Document 4: Excerpts from letter from Martha Coffin Wright to Eliza Osborne, 9 April 1859, Garrison Family Papers, Sophia Smith Collection, Smith College.

Introduction

       In April 1859, shortly after attending a trial of a fugitive slave (see Document 3), Martha Wright attended a meeting of abolitionists in Philadelphia called to oppose the return of any fugitives. The meeting was threatened with an angry anti-abolitionist mob, and Martha described the events to her daughter. Martha’s willingness to break the law by harboring fugitive slaves (see Document 2), her attendance at physically trying court hearings to support the release of a fugitive slave (see Document 3), as well as her facing the possibility of mob violence, described below and in document 6, show how strongly Martha believed in the abolitionist cause.

                                          Saturday. 9th April 1859. Philada. 1127 S. 12th.

My dear Eliza--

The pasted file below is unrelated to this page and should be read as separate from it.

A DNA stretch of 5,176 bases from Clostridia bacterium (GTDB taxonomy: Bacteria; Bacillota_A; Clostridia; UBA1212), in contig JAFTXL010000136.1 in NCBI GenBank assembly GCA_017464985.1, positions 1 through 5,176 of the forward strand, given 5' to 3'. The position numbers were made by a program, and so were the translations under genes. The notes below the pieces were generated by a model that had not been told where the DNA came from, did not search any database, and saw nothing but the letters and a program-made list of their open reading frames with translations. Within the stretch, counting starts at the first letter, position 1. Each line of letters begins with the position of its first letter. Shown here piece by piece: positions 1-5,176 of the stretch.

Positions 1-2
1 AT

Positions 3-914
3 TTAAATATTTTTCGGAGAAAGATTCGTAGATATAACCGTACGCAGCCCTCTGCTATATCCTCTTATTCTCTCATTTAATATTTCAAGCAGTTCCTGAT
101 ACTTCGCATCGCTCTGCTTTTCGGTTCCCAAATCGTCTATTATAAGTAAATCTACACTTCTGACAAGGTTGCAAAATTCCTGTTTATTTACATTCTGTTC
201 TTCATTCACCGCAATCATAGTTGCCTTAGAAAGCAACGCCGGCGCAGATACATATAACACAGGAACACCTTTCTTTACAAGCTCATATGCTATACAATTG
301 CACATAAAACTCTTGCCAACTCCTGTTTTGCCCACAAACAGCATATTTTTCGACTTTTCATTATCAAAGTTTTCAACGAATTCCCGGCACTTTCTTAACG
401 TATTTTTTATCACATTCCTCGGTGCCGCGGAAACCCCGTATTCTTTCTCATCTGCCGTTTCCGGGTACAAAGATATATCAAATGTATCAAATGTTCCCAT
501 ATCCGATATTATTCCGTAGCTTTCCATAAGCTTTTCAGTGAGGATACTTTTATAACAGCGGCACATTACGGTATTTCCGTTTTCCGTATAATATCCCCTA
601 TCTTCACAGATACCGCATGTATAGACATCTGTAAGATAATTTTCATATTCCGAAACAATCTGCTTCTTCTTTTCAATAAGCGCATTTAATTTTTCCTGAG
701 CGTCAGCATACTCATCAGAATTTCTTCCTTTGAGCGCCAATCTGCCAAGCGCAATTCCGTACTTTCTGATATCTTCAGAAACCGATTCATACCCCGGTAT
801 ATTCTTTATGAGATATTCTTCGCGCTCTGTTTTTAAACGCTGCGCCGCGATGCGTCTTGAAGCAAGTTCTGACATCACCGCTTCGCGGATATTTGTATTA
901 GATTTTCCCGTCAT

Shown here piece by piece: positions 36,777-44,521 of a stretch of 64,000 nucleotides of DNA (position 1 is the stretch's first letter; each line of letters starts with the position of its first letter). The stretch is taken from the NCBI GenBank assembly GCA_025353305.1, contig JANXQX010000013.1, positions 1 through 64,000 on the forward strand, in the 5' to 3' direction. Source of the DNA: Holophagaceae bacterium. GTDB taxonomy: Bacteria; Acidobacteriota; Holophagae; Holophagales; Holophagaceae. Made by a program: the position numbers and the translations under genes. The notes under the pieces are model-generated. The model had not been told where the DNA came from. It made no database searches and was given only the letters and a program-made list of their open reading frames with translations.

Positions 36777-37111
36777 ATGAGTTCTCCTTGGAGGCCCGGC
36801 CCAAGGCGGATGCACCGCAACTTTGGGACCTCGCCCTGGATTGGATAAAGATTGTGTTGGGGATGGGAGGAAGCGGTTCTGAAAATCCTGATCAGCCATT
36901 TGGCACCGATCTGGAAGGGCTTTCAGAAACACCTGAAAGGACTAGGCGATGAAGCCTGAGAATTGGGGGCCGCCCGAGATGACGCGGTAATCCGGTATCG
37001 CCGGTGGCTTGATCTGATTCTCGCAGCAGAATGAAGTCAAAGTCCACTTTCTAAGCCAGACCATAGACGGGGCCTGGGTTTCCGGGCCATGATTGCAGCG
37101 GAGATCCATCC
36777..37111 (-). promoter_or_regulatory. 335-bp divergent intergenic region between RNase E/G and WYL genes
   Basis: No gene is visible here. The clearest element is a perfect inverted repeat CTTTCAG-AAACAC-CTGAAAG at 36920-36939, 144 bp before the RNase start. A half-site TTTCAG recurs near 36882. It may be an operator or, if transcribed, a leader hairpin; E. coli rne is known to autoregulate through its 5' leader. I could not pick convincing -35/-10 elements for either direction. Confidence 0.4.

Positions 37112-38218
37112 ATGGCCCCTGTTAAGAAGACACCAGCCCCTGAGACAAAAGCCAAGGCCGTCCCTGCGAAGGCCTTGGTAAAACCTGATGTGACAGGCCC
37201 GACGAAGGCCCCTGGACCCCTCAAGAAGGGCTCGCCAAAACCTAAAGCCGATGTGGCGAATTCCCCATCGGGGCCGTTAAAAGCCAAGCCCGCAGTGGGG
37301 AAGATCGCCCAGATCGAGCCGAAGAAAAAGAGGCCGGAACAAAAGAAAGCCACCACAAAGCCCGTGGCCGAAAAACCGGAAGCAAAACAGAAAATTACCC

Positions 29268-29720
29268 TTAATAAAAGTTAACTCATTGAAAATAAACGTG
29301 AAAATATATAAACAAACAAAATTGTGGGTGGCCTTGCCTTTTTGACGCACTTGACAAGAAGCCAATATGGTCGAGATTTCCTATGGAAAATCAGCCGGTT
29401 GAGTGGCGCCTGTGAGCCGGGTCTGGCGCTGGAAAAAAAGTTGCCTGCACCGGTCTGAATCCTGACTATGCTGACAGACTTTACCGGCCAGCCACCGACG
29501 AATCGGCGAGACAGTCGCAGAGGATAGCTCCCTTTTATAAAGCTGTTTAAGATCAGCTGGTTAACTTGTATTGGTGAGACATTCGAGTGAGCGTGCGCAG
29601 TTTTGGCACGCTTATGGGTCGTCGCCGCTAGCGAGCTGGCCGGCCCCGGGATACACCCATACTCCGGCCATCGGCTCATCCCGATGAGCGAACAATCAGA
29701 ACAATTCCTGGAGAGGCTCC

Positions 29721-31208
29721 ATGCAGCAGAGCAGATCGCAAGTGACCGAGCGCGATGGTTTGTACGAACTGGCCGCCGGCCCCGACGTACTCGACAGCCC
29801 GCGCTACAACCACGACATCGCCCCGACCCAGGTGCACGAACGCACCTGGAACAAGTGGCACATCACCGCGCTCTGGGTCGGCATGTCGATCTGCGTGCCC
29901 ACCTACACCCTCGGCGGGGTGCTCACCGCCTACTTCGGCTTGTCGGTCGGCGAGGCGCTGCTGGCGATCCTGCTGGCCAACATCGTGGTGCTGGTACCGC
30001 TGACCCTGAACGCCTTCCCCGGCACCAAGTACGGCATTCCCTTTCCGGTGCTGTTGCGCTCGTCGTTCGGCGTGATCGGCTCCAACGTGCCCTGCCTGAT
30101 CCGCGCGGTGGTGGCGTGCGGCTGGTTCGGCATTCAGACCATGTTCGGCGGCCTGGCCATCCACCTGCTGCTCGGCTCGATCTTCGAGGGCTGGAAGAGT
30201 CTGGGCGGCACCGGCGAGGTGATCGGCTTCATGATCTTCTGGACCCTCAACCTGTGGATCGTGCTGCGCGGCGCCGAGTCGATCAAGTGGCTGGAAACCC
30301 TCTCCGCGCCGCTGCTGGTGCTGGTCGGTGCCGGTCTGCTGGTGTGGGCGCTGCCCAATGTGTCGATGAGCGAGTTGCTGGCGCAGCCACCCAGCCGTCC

Your commissions I will attend to as soon as I feel strong enough to shop, at present I have not quite got over the fever that accompanied my sore throat, tho’ that (the throat) is pretty well now. I did not care however to go out of town yesterday with Thomas & Marianna & Miss Q.[uincy] but remained quietly at home. The day was damp & cold. Elly[A] went. They got home before dark, and Sister L. & Maria[B] & Anna Brown[C] came in to attend a meeting to resolve that no slave shd. ever be taken from Philada. We all went but Marianna--it was at Sansom St. Hall, where the Fair was. The Hall soon filled, and then a disorderly multitude of sympathisers with the South crowded the lower part and by constant cheers and groans drowned the voice of speakers. The tumult became so great that Passmore Williamson[D] sent for a strong force of police who soon arrived and arrested the disorderly ones, and quiet was restored. Miller came here with Anne[E] after the meeting, & said it was the first time that the mob had ever been obliged to yield. It looked rather serious just before the police arrived. The mob voted themselves the citizens of Philada. & repeatedly resolved that they wd. not associate with niggers, and there were many present, so designated, from Robt. Purvis[F] & family, to the deepest shades, & some were much terrified. I told some who were hurrying to leave by a door near the platform, that they were much safer in than out, & they remained, there were one or two women who were alarmed & excited & anxious to give up the meeting--one said she was at Pennsa. Hall when that was burned.[G] Just as the police got there the mob seemed about to triumph, & came trooping up the aisles to take possession of the platform. I sat next Harriet Purvis (Hatty’s mother)--on a side seat near the platform. As they passed us I heard them say “They’ve invited us forward to speak--we’ll come!--Don’t hurt the ladies!”--and I feared violence was intended to Miller & others--but we kept quiet as all the women there did, with very few exceptions. It was grand to see the police with their stars, step in & confront the mob just as they reached the platform. Ned Hallowell[H] & others of the junior society rushed forward & pointed out to the police those who had made disturbance. He was pale as death, as were most of the men, but full of fire. The young men then stood in a group near Ellen & Miss Quincy who with Thomas sat in the body of the meeting. I felt easy about Ellen because I saw in the beginning that they were near & she was quite calm. Miller opened the meeting, & was making a speech before there was any disturbance, but became faint & had to go out.